Few countries have a more conflicted relationship with the United Nations than Israel. On one hand, Israelis often perceive the UN as perennially biased against the Jewish state via myriad resolutions and admonishments. Yet Israel also depends on UN peace-keeping forces to help maintain security along its tension-prone northern and southern borders.
Now Israel is entering a new era of UN engagement as 14 Israeli police officers serve in the nation’s first-ever UN peace-keeping mission currently taking place in Haiti. Selected from conventional police departments across the country, the Israeli officers are helping restore and maintain order in the wake of Haiti’s massive January earthquake. As Monocle reported in March this year (issue 31), Israel’s disaster relief team emerged as the unexpected bright stars of the earthquake rescue operation. Buoyed by that effort’s goodwill, Israeli forces are back on the island for a three-month deployment – today wearing those iconic UN “blue hats” for the first time in the nation’s history (apart from a lone Israeli officer who served under the UN during the 2008 conflict between Russia and Georgia).
“We’re working with fellow officers from 48 nations – Europeans, Jordanians even some members of the NYPD,” says delegation deputy director Ron Krig, who commands the anti-crime SWAT unit back in Tel Aviv. “We feel we have a lot to offer this operation, and we have a lot to learn.”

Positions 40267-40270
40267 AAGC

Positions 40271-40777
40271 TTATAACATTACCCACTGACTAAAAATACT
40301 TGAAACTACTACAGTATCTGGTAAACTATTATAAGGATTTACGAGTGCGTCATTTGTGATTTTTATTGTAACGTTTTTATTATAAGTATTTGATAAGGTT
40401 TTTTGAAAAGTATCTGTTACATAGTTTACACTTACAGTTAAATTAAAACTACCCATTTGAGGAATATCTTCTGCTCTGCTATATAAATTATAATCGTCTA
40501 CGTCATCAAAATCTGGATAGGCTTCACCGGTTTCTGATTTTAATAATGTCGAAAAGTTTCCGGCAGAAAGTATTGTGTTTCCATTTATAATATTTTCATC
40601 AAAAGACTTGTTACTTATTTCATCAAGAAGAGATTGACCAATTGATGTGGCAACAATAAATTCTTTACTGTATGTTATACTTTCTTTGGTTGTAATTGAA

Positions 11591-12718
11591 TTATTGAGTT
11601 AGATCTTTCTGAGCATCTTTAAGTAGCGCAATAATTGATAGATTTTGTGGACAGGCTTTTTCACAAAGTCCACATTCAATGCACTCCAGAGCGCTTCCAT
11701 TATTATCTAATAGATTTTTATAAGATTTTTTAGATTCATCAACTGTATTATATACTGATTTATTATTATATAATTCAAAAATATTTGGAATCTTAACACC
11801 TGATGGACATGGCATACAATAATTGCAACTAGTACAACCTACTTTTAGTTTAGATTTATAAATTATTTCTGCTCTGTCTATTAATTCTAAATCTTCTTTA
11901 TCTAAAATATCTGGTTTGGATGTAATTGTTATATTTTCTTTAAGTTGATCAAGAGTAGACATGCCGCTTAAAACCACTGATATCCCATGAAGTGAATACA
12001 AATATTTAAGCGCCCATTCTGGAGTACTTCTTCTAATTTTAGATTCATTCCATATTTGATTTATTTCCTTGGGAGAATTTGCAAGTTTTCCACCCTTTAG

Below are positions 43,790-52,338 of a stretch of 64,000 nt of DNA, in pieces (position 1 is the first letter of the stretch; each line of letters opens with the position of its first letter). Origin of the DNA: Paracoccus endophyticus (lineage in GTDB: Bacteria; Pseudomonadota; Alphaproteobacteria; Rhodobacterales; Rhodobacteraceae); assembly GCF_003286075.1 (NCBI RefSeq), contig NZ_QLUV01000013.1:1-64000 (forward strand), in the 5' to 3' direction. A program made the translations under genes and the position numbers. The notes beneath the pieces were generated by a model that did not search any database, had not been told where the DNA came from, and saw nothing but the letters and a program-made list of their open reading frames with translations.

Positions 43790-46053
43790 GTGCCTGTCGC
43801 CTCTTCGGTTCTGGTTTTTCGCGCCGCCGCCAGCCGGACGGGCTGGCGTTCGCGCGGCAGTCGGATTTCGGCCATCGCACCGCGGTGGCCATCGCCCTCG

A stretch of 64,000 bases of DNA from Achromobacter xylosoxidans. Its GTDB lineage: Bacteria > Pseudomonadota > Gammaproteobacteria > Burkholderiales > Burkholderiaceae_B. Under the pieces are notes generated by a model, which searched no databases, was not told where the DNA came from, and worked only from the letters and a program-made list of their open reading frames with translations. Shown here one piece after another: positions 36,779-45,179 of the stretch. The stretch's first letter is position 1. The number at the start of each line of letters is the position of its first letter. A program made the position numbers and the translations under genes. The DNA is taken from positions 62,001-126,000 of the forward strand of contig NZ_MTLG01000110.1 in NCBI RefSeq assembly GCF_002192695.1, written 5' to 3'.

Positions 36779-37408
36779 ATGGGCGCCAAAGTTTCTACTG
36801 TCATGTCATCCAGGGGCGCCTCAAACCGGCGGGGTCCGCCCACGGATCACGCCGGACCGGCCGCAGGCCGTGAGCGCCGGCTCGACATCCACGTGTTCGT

Owing to both its small size and relative newness, the Israeli contingent is serving as part of the official Italian delegation, which is providing logistical and technical support such as shelter and transport. Nonetheless, the mere presence of Israeli forces sends a clear message that despite unpopular domestic security policies, Israel intends to take a higher-profile role in security operations abroad.
“We want to be part of the global agenda, to work with the UN in identifying worthy projects and participating in capacity building efforts around the world,” says Meirav Eilon-Shahar, director of the UN political affairs division at the Israeli Foreign Ministry in Jerusalem. “There are so many peace keepers around us, so Israel clearly understands the value of these missions.”
As its first UN peace-keeping operation begins winding down next month, Eilon-Shahar’s office is already preparing for the next. In early 2011, a second team of officers is scheduled to arrive in Haiti, this time working with the UN to train Haitian police to effectively patrol themselves. Once again, the cops will volunteer from Israel’s civilian police force – meaning fewer officers in a country where the police play an essential role in maintaining national security.
Nonetheless, Eilon-Shahar feels it’s precisely these kinds of outsized duties that make Israeli forces so qualified for peace keeping schemes like the operation underway in Haiti. “Israeli police deal with far more than just crime, so they can offer (UN missions) unique expertise,” Eilon-Shahar says. “This is where we can contribute the most,” she adds, “finding ways for our expertise to benefit others.”